06 January 2009

Prenatal test tied to birthmarks

A test performed in early pregnancy to check for genetic defects in the foetus appears to be linked to increased chances that the baby will be born with a birthmark.

A test performed in early pregnancy to check for genetic defects such as Down's syndrome in the foetus appears to be linked to increased chances that the baby will be born with a birthmark, or "infantile haemangioma," researchers report.

Chorionic villus sampling or CVS involves using a needle to collect samples of the embryonic structure that goes on to form the placenta. The process can be performed as early as 10 weeks into pregnancy, and provides cells of foetal origin that can be examined for chromosomal abnormalities.

Because several reports published in the 1990s suggested that there were occasional foetal effects from CVS, Dr Lewis B. Holmes reviewed published studies to see if the procedure might be linked to infantile haemangioma and possibly limb defects.

"Only a few studies have been conducted on the occurrence of haemangioma in CVS-exposed infants," Holmes, of Massachusetts General Hospital for Children, Boston, emphasises in his article in the Journal of Craniofacial Surgery.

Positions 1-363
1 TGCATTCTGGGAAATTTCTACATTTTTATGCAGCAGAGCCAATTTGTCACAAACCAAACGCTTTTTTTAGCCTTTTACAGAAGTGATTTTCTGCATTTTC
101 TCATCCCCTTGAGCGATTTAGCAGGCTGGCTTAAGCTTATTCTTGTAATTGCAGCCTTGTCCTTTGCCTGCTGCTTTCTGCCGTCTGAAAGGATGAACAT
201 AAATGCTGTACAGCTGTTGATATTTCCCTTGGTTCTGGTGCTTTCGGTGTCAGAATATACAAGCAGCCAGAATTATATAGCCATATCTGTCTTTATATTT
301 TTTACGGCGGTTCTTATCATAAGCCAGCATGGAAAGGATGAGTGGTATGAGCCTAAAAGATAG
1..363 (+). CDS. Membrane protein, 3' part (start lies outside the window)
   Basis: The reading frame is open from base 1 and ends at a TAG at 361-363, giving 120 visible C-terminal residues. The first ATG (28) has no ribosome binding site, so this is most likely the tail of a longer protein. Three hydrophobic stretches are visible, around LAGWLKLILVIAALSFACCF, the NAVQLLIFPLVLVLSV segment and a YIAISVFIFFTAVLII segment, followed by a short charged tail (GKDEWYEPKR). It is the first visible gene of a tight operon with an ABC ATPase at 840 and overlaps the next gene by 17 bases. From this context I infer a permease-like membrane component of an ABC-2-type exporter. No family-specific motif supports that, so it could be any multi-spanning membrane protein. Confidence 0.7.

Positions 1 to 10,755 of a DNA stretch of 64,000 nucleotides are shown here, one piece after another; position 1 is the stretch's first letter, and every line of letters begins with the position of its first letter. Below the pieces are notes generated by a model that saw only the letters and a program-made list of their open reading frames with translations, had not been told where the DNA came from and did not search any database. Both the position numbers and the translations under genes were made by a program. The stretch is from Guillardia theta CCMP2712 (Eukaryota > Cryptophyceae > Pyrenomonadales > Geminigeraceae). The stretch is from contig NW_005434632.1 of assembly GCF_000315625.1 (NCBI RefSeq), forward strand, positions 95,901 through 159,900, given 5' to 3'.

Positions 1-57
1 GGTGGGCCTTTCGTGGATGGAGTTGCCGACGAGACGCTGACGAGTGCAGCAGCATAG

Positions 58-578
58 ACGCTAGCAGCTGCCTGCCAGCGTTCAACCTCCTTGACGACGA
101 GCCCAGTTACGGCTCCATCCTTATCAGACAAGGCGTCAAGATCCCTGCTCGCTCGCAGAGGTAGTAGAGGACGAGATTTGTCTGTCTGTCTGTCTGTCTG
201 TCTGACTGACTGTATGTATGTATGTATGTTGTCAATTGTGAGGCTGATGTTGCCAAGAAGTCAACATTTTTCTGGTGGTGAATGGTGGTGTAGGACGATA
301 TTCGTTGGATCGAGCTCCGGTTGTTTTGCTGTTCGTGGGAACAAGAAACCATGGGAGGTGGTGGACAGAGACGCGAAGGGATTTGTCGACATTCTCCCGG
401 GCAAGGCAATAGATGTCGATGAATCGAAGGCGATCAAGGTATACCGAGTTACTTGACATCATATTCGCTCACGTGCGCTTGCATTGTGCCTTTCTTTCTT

In one study, Holmes reports, researchers found "cavernous or strawberry haemangioma" in 12 of 95 (12.6 percent) CVS-exposed infants compared with 3 of 87 (3.4 percent) infants who had been exposed to amniocentesis, which is typically performed later in pregnancy.

In another study, haemangioma was seen in 21.1 percent in 578 CVS-exposed infants versus 7.4 percent in 445 amniocentesis-exposed infants. Some babies in the CVS group, but none in the amniocentesis group, had multiple haemangioma.

Higher risk of birth defects
Holmes also looked at the evidence for an association between CVS and birth defects involving the limbs, especially the fingers, and found some "clear" correlations. The evidence suggests that these risks are greater when CVS is performed earlier in pregnancy, such as at 8 to 9 weeks gestation.

One large study, Holmes reports, found that the underdevelopment or absence of any two fingers occurred in 1 of 3 372 CVS-exposed infants compared to 1 of 53 751 unexposed infants.

Furthermore, a multi-state study from 1988 to 1992 showed that limb defects were "six times more common in CVS-exposed infants in comparison to the unexposed," he notes.

Nonetheless, because CVS detects serious genetic diseases like Down's syndrome, "the benefits of knowing the test results could outweigh the possible risk of haemangioma or other abnormalities," the editor-in-chief of the journal points out in a written statement.

SOURCE: Journal of Craniofacial Surgery, December 2008.

(Reuters Health, January 2009)

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